Sportsmen's caucus counting on unity


November 18, 2001|By CANDUS THOMSON

EASTON -- They sure didn't look like rabble-rousers as they sat in the yellow and white tent, sampling wild game and soaking up some late fall sunshine.

But the members of the newly formed Maryland Sportsmen's Legislative Caucus might be the rebel elite of the next session in Annapolis.

The 60-member group came together toward the end of this year's legislative session, when sportsmen were feeling besieged by the Glendening administration on issues ranging from trapping to youth hunting programs.

"Before, we were all talking as individuals and we weren't talking to each other," said Sen. John Astle, co-chairman of the group. "Now, we can pool our strength."

Last weekend, the lawmakers had a get-acquainted bull roast and began talking strategy at the 520-acre farm of Bob Pascal, the former Anne Arundel County executive.

In addition to Astle, a Democrat from Anne Arundel County, the leaders of the caucus include two Republicans, Del. Kenneth Schisler from the Eastern Shore and Sen. John Hafer from Western Maryland, and Democratic Del. Katherine Klausmeir from Baltimore County and City.

Membership is strong where you'd expect it to be -- on the Eastern Shore and in Western Maryland -- but there are a surprising number of lawmakers from suburban counties on board.

Del. Martha Klima, a Baltimore County Republican, is an enthusiastic supporter. "Even though I'm not a hunter, I do believe we need to do something to maintain the balance of nature. There is a regulated role for hunters in Maryland."

She continued, "The strength of the caucus is it's just not one region."

"Or one interest," said Astle, finishing her sentence.

The caucus knows it will be tested early, with a bill from House Speaker Casper Taylor Jr. that would force the Department of Natural Resources to have a limited black bear hunt next fall. DNR has resisted pressure so far, and the new agency head, Chuck Fox, doubts scientific data will support a season.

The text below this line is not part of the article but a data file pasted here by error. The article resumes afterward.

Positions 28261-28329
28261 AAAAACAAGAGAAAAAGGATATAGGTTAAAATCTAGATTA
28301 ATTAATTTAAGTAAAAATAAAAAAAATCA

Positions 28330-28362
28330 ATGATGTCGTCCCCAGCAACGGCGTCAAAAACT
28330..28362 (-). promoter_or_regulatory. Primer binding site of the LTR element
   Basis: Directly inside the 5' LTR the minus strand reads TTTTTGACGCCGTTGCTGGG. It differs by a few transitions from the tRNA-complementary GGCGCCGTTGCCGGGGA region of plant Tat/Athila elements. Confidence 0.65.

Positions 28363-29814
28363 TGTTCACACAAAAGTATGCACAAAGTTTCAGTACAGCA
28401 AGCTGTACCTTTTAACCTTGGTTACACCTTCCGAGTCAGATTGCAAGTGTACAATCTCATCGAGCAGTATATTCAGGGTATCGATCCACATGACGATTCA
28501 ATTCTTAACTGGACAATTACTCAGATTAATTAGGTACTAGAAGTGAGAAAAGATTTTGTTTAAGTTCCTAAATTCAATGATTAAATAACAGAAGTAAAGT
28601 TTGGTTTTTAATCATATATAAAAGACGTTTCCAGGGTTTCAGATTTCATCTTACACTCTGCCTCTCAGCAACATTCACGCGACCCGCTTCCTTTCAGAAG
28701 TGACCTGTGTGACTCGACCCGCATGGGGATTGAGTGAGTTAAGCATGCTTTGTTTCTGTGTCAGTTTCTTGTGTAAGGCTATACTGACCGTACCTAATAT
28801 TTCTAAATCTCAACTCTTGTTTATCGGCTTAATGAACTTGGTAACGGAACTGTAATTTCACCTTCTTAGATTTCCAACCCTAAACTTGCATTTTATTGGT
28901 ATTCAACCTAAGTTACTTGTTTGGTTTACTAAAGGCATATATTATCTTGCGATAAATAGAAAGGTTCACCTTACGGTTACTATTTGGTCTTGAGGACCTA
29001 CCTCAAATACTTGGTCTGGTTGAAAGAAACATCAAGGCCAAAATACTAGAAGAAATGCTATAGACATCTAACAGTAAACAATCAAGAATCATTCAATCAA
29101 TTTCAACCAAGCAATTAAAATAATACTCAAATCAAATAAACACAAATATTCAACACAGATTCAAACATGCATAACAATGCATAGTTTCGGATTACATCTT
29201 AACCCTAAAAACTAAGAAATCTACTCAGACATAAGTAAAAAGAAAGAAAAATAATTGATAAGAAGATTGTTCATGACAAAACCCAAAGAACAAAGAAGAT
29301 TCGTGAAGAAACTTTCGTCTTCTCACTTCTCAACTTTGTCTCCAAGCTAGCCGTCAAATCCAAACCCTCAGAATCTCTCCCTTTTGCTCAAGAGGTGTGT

Lawmakers also are expected to debate bills on Sunday hunting and how to protect the dwindling blue crab population.

Like the 250-member Congressional Sportsmen's Caucus, the Maryland group will be supported by research from its own professional staff.

That will come in handy during some of the more controversial issues, Klima said.

"There's a lot I don't know about, but I am going to be called on to make these decisions," she said. "We need to take the emotion out and base our decisions on the evidence and science."

Quick response on bears

The ink was scarcely dry on their marching orders when members of the newly formed Bear Response Team in Western Maryland were put to the test not once, but three times, this month.

The black bear population has grown in Maryland from 200 animals to 330 in the past decade. Most of the animals live in the westernmost counties.

With close encounters between humans and bruins growing as habitat decreases, the Wildlife and Heritage Division of the Department of Natural Resources developed a plan in October to handle conflicts.

"We told staff to read it and follow it as the gospel," said division head Paul Peditto. "We want to make sure the public knows we have the people in place with the expertise to provide technical assistance."

Four teams were established, one for each DNR administrative region, to respond immediately to bear nuisance calls.

The test came just after midnight on Nov. 2 when a Garrett County farmer shot and killed a 348-pound male that was attacking his sheep. The bear had killed a ewe the previous day.

A biologist went to the scene and conducted an autopsy to confirm the legality of the shooting. Maryland does not permit the killing of a bear unless people or domestic animals are in danger.

At 7 p.m. the same day, another Garrett County man killed a 150-pound bear in his yard that had startled his wife and baby and sparked a confrontation with the family dog.

Again, a DNR biologist was quickly on the scene to conduct an investigation that was used by the state's attorney to determine that the shooting was justified.

At least 10 other bears have been killed by vehicles in Western Maryland since Oct. 22, Peditto said. In one incident, a vehicle killed a sow, and before response team members could find it, her cub was struck and killed, he said.

"The team has been unbelievable," Peditto said. "They've taken the initiative to learn about animal control and how to use chemical immobilizing agents. They have autonomy to make decisions, and those decisions have been good ones."

But the four-member team has had about all the in-field training it can stand.

"The good news is denning season is coming," Peditto said of the bear deep-sleep period.

Wind-chill adjustment

If you thought the wind-chill index was a bunch of hooey meant to scare you into staying on the couch all winter snuggling with a bag of Doritos, you were onto something.

Baltimore Sun Articles
Please note the green-lined linked article text has been applied commercially without any involvement from our newsroom editors, reporters or any other editorial staff.